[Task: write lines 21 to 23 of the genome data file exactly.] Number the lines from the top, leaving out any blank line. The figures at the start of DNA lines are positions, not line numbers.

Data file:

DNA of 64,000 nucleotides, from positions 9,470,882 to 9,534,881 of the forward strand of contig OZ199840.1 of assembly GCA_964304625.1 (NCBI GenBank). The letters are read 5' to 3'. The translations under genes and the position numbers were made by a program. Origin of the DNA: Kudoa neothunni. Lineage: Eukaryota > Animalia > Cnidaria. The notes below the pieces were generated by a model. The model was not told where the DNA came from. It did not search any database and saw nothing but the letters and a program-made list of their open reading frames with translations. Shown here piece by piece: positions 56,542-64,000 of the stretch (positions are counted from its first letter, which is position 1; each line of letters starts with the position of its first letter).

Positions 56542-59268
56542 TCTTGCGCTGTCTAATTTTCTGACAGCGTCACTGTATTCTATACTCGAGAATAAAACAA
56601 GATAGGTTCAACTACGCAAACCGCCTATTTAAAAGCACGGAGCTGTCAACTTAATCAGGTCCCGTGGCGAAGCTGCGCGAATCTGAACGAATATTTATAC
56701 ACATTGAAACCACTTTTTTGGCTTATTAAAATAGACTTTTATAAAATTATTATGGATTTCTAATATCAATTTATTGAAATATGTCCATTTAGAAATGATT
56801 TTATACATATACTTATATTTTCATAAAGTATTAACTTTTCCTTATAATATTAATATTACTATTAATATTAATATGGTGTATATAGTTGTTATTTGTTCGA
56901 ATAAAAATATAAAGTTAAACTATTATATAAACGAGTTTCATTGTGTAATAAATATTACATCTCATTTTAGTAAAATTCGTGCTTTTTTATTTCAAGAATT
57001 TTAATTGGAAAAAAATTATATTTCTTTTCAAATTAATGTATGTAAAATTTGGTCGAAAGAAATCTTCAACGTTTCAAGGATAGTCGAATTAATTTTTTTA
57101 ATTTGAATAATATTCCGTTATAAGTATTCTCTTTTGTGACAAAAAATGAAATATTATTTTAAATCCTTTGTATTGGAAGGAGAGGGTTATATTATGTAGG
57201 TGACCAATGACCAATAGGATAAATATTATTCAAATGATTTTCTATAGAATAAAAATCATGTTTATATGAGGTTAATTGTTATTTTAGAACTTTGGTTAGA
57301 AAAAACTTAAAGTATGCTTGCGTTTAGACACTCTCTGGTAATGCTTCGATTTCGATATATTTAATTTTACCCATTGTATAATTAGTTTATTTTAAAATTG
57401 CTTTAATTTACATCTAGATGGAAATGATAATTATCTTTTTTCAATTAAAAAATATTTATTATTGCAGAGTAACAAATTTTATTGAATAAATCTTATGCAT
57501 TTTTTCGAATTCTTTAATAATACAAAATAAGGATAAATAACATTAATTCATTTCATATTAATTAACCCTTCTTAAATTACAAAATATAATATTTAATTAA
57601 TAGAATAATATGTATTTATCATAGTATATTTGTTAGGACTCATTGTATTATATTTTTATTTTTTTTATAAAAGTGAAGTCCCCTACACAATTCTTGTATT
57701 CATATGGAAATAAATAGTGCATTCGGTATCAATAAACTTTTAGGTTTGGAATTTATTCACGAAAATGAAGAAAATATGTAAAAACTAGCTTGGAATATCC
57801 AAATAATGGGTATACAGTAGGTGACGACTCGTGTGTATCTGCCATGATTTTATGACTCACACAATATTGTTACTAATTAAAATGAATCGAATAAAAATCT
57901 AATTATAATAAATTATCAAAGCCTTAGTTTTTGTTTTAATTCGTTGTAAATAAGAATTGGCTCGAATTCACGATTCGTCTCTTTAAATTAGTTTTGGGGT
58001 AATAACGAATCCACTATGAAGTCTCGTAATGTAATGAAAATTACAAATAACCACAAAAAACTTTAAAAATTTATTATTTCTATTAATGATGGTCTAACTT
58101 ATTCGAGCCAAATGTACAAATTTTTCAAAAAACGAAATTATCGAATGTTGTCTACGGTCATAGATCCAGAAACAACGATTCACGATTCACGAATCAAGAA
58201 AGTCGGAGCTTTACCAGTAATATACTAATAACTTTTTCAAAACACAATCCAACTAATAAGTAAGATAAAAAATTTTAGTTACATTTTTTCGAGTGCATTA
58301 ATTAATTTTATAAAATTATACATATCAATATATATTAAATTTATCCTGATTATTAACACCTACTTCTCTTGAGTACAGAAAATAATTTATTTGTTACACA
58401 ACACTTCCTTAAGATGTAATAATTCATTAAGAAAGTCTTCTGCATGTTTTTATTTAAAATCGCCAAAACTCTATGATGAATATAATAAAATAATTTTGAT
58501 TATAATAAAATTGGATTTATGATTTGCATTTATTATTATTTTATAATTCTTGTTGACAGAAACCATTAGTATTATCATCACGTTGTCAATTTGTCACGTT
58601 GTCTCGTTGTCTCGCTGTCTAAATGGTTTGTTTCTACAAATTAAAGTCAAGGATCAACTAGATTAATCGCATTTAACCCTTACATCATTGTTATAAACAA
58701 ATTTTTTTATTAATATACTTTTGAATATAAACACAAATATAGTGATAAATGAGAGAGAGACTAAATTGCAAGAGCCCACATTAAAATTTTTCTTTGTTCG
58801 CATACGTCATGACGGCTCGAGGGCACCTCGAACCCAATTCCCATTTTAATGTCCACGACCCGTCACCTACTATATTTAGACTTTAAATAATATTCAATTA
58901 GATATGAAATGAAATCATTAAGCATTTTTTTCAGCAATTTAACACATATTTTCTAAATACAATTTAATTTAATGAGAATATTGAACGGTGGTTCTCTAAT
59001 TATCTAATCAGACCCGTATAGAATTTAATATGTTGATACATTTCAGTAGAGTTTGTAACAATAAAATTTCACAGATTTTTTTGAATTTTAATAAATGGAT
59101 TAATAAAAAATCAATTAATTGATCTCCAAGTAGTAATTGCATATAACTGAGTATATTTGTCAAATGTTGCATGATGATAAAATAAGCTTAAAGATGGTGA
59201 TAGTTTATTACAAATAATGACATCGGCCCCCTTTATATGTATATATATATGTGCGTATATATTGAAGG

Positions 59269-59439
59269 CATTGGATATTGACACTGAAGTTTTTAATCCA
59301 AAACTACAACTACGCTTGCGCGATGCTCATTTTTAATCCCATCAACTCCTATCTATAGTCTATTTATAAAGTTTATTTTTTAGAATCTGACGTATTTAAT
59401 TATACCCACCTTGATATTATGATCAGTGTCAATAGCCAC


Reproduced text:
58301 ATTAATTTTATAAAATTATACATATCAATATATATTAAATTTATCCTGATTATTAACACCTACTTCTCTTGAGTACAGAAAATAATTTATTTGTTACACA
58401 ACACTTCCTTAAGATGTAATAATTCATTAAGAAAGTCTTCTGCATGTTTTTATTTAAAATCGCCAAAACTCTATGATGAATATAATAAAATAATTTTGAT
58501 TATAATAAAATTGGATTTATGATTTGCATTTATTATTATTTTATAATTCTTGTTGACAGAAACCATTAGTATTATCATCACGTTGTCAATTTGTCACGTT